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Expand chart
Chart: Axios Visuals

Republican Rep. Carlos Curbelo of Florida lost re-election Tuesday to his Democrat challenger, Debbie Mucarsel-Powell.

Why it matters: Curbelo, a two-term Republican, was a top target for the Democrats from the get-go and considered a bellwether of a blue wave. The outcome also represents a loss for the Climate Solutions Caucus, a bipartisan House caucus Curbelo founded in 2016.

The big picture: The 38-year-old Curbelo, first elected to Congress in 2014, embodies the moderate GOP mold considered key to Republicans keeping control of the House. He represents the tip of Florida, a swing district whose residents regularly experience rising sea levels, one of the clearest and most present impacts of climate change.

  • Climate change is a top priority for Curbelo, who has regularly criticized President Trump on several issues.
  • Curbelo introduced legislation in July that taxes carbon emissions, the first substantive climate legislation by a Republican in a decade.

In an interview this summer, Curbelo brushed off prospects of losing.

“I don’t worry about those kinds of things. I didn’t go to college to serve in Congress. I’m going to be as effective as possible while I’m here. The day I’m not here, I’ll be perfectly fine.”
— GOP Rep. Carlos Curbelo of Florida

What’s next: The prospect of bipartisan climate policy, something many independent experts say is necessary to make substantive progress on the issue, drops significantly with Curbelo exiting Congress.

Go deeper: Climate change is finally getting political cred with Republicans

Go deeper

CDC director maintains Pfizer booster recommendation for high-risk workers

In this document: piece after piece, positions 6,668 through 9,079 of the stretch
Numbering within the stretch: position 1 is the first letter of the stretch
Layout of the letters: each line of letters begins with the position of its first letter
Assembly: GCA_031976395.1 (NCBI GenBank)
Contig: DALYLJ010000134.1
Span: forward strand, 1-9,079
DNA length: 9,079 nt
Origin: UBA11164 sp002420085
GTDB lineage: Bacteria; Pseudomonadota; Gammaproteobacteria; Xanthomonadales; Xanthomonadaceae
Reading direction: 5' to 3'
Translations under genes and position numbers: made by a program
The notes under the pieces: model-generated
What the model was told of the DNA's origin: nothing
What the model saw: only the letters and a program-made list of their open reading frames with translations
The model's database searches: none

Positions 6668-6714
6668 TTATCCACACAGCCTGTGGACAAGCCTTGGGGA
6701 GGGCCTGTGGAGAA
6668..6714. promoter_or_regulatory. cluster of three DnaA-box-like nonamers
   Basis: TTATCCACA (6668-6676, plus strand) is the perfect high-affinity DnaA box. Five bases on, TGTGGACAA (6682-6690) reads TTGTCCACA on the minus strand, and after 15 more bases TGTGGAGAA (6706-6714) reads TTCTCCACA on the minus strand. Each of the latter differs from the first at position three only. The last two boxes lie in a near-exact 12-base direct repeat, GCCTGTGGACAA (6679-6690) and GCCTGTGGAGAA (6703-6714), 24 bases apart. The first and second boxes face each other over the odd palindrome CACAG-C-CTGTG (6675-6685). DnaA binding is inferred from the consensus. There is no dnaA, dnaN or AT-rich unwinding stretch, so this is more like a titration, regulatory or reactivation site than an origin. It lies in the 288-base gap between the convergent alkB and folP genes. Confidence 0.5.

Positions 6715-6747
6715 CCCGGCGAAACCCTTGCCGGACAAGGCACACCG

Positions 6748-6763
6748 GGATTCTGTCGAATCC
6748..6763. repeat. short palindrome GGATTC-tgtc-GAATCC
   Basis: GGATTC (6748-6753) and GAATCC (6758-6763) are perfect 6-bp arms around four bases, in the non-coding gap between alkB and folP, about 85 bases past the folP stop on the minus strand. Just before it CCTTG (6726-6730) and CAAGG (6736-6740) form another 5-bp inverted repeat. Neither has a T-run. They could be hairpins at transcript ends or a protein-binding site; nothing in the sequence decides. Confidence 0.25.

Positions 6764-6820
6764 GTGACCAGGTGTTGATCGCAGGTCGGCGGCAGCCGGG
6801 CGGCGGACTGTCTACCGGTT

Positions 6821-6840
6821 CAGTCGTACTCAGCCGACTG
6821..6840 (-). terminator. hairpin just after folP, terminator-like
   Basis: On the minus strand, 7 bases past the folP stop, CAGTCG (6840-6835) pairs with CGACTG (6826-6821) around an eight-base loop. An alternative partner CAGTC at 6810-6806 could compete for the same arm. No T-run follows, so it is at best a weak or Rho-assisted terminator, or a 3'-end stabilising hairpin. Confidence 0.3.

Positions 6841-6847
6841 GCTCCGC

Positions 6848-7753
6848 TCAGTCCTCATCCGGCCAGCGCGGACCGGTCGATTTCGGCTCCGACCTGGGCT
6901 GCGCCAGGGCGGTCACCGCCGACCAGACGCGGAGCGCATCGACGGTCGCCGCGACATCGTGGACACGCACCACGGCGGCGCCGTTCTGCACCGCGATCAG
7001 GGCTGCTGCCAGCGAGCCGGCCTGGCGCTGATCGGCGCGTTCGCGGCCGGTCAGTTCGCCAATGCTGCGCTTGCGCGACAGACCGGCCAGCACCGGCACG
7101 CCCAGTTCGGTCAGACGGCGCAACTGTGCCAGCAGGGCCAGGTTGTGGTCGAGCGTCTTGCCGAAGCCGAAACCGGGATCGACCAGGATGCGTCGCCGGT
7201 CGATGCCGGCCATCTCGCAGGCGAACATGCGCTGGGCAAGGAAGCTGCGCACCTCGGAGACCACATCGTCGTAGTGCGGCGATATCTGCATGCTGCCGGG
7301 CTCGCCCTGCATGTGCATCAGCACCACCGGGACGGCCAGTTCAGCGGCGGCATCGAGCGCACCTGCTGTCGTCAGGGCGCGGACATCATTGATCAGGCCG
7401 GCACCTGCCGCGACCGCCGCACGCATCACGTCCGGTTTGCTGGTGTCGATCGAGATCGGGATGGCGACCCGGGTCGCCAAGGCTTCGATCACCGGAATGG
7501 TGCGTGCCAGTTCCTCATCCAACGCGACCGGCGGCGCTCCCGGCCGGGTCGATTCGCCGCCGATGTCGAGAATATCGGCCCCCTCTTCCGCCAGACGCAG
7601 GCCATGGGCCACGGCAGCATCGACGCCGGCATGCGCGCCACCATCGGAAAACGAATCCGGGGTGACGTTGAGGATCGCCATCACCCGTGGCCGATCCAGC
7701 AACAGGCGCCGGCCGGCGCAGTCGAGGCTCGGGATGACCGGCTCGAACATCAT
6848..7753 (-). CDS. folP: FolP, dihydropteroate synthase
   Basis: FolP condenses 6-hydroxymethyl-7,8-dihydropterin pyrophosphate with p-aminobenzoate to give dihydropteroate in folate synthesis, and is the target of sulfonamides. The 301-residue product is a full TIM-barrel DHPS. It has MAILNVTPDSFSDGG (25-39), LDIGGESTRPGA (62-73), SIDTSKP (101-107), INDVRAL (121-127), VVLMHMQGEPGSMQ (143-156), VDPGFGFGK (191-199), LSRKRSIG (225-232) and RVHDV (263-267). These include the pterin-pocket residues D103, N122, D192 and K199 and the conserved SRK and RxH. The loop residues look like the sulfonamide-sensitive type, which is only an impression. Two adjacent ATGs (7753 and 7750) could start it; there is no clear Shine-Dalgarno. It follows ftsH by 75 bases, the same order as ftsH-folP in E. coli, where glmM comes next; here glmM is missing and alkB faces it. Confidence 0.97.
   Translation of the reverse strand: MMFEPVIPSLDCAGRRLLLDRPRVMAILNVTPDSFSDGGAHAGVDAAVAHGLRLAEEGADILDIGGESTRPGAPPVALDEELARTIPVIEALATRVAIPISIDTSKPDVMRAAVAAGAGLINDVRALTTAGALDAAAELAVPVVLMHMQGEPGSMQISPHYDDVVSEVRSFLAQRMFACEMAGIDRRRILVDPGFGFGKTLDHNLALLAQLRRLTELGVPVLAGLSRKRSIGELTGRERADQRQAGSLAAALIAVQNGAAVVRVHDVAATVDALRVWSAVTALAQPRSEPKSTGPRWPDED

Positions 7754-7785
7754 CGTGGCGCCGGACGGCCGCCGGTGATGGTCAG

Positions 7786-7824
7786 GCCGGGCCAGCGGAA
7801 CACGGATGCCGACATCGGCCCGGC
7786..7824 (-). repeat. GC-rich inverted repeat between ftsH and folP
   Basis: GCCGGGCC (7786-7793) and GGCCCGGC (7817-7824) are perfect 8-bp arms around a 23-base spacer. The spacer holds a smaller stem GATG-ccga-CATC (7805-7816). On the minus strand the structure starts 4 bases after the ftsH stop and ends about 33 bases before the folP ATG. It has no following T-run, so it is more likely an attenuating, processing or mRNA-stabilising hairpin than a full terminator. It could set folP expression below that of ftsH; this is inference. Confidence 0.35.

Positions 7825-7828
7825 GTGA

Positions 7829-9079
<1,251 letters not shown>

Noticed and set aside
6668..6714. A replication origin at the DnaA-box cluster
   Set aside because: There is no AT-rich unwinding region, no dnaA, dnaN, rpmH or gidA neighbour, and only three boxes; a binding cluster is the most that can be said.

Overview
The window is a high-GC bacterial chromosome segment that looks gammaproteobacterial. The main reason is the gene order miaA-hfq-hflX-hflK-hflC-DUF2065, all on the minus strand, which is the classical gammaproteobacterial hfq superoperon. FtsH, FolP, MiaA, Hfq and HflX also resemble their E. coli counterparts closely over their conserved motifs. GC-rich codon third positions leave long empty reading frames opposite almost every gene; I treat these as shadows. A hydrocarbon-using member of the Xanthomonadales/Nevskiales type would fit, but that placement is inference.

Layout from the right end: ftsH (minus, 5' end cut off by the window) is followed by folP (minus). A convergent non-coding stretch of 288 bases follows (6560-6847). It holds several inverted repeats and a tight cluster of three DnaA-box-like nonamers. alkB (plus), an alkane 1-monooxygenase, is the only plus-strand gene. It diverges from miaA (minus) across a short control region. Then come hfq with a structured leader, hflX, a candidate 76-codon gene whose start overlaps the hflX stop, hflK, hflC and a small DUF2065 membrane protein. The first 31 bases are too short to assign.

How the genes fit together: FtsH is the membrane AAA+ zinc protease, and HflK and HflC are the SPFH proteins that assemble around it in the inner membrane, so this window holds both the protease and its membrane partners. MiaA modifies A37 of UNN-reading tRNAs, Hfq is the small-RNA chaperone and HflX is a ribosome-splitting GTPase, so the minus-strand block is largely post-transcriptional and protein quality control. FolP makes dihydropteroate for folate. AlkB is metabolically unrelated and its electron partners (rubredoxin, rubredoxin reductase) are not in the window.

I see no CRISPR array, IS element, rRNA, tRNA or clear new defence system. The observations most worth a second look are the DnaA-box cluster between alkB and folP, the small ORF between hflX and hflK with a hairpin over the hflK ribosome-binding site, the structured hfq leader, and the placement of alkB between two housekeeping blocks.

Rochelle Walensky listens during a Senate Health, Education, Labor, and Pensions Committee confirmation hearing in Washington, D.C. on July 20. Photo: Stefani Reynolds/The New York Times/Bloomberg via Getty Images

Centers for Disease Control and Prevention Director Rochelle Walensky on Friday reiterated her decision to go against a recommendation by a CDC advisory panel that refused to endorse booster shots for workers whose jobs put them at high risk for contracting COVID-19.

Driving the news: "Our healthcare systems are once again at maximum capacity in parts of the country, our teachers are facing uncertainty as they walk into the classroom," Walensky said at a Friday briefing. "I must do what I can to preserve the health across our nation."

2 hours ago - Politics & Policy

Democrats release full text of Biden's $3.5T reconciliation package

House Speaker Nancy Pelosi. Photo: Alex Wong/Getty Images

House Speaker Nancy Pelosi (D-Calif.) on Friday unveiled the full text of President Biden's $3.5 trillion social spending package.

Why it matters: Democrats are racing to finish negotiations and get the bill on the floor as soon as possible so Pelosi can fulfill her promises to both House centrists and progressives about the timing and sequencing of passing the party's dual infrastructure packages.

Biden pushes massive economic plan despite "stalemate"

President Biden speaking from the White House on Sept. 24. Photo: Al Drago/Bloomberg via Getty Images

President Biden on Friday urged congressional Democrats to overcome differences surrounding his multi-trillion-dollar economic proposal but said he's still confident it will pass.

Why it matters: It's currently unclear how the $1.2 trillion bipartisan infrastructure bill and the $3.5 trillion reconciliation package will move forward with moderate and progressive Democrats in disagreement over critical portions of the legislation.